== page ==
“Goddess, Lion, Peasant, Priest”—modern Indian art at Oglethorpe
While modern art is usually thought of as Western, it appears internationally. A few exhibitions have looked at contemporary art of India, and the Peabody Essex Museum in Salem, Massachusetts is the leading museum in the West to focus on Indian art from colonial times to the present. Still, this collection of paintings is unusual.
The painters were all born in India or pre-partition India. A few were born in what is now Pakistan or Bangladesh, and live in India. One lives in the United States. The paintings are all after 1947, when artists and the Indian public were considering how the new India would be defined. Much of India’s charm lies in its age, history, and tradition, and much of its art is there as well. While some of its modern paintings may engage landscape or the abstract or stories, the paintings in this collection, titled “Goddess, Lion, Peasant, Priest,” are figural, showing people of all kinds, and are presented in three groupings: individuals or characters, people in their inhabited spaces, and people as spiritual beings.
Among characters, some may be appealing and some disturbing, for example. Two strikingly appealing characters are Paritosh Sen’s “Man in a Cane Chair” and Ganesh Pyne’s “Untitled (Hanuman).” The first is understood by the things around him and by his attitude to be a portrait of a Bengali intellectual, presented with pleasant humor. The second is not the popular strong, young Hanuman, but a delicate rendering of a bent elder, perhaps meditating on the costs of war and violence. Many other characters are shown in ways that imply their troubles, relating to politics, modern wars, or mental conditions. The paintings of people in their spaces take on social issues of rural vs. urban living, of middle class life for a woman, of violations of privacy.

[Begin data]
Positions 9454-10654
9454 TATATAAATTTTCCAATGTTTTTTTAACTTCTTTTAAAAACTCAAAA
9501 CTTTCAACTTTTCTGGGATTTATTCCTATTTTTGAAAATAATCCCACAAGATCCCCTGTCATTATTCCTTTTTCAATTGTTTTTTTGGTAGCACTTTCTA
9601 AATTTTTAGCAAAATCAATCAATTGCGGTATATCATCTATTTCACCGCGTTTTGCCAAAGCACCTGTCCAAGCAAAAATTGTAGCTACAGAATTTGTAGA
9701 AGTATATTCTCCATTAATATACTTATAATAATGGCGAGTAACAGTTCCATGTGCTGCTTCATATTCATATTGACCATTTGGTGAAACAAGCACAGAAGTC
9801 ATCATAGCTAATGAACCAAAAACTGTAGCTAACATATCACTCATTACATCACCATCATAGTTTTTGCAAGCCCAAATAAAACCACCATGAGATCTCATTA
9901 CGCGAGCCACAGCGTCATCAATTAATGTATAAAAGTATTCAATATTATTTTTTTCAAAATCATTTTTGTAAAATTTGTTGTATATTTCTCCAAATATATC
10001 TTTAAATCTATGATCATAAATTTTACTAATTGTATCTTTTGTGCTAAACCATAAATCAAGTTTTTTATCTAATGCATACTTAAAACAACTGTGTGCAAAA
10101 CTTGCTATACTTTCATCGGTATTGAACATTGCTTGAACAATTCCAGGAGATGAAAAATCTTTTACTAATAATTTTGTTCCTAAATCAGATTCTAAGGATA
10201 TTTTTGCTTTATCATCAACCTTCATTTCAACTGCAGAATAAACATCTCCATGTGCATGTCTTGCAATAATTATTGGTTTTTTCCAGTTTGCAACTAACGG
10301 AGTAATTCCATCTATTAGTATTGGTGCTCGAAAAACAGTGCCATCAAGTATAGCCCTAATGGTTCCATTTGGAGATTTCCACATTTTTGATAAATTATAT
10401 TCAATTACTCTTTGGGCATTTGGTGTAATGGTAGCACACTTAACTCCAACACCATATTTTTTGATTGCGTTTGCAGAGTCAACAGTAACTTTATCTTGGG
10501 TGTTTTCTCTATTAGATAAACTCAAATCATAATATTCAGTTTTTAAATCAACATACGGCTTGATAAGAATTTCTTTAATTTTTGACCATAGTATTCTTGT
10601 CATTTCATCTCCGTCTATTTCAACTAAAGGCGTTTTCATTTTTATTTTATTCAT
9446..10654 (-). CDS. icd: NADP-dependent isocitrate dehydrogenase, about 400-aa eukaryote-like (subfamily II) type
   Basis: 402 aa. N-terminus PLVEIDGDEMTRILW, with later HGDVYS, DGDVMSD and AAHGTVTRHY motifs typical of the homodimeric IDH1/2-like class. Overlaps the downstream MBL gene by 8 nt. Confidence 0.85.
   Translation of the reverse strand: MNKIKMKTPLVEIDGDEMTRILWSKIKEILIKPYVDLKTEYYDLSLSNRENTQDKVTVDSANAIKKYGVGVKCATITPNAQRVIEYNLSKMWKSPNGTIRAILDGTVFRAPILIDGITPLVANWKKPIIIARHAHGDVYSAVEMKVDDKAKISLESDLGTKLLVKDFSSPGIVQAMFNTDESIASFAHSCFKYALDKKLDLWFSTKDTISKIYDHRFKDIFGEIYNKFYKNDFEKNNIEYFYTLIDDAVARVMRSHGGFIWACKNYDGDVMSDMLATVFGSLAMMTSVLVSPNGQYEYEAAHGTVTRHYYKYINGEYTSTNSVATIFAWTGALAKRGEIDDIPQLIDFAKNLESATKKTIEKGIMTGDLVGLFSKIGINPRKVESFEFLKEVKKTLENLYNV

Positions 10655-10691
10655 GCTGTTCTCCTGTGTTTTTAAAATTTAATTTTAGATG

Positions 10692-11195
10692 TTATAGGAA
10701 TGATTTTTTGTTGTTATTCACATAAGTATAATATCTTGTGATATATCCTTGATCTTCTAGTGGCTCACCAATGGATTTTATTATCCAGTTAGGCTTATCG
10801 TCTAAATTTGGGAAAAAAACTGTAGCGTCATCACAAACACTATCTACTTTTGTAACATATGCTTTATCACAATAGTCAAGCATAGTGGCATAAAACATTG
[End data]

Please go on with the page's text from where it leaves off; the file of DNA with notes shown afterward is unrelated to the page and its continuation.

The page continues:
In the spiritual group, some are decorative and employ traditional symbolism. One is an Easternized Jesus; one painting suggests similarities between Islamic, Sikh, and Buddhist traditions. Another suggests both spiritual and political connections from India to China and Japan. Several depict tensions between the political or social realm and the spiritual. In all three sections of the exhibit, the personal, the social, and the spiritual, the world is shown as complex, and the path to peace is not easy, say the paintings.
How did this exhibit come about at Oglethorpe? Donald Rubin was once a student at Oglethorpe, living in a small room on the same floor as the current museum. He still holds that space, and the school, close to his heart. After he and his wife began collecting Himalayan art, they founded the Rubin Museum of Art in New York and also began loaning exhibitions to Oglethorpe—this is the latest. As well as working to preserve art from the Himalayas and the surrounding regions, the Rubins are involved with many charitable projects and organizations working in Asia.
Various events have been offered in conjunction with the exhibition. Oglethorpe students saw Slumdog Millionaire and played Holi with water balloons. For the public, there are art workshops; Bharatanatyam demonstration – Natyanjali Academy of Dance; lectures on Nicolas Roerich, women & goddesses – Joyce Flueckiger, beauty – Deepika Bahri, Bollywood – Subash Razdan; and a north Indian classical music competition – SwarGanga.
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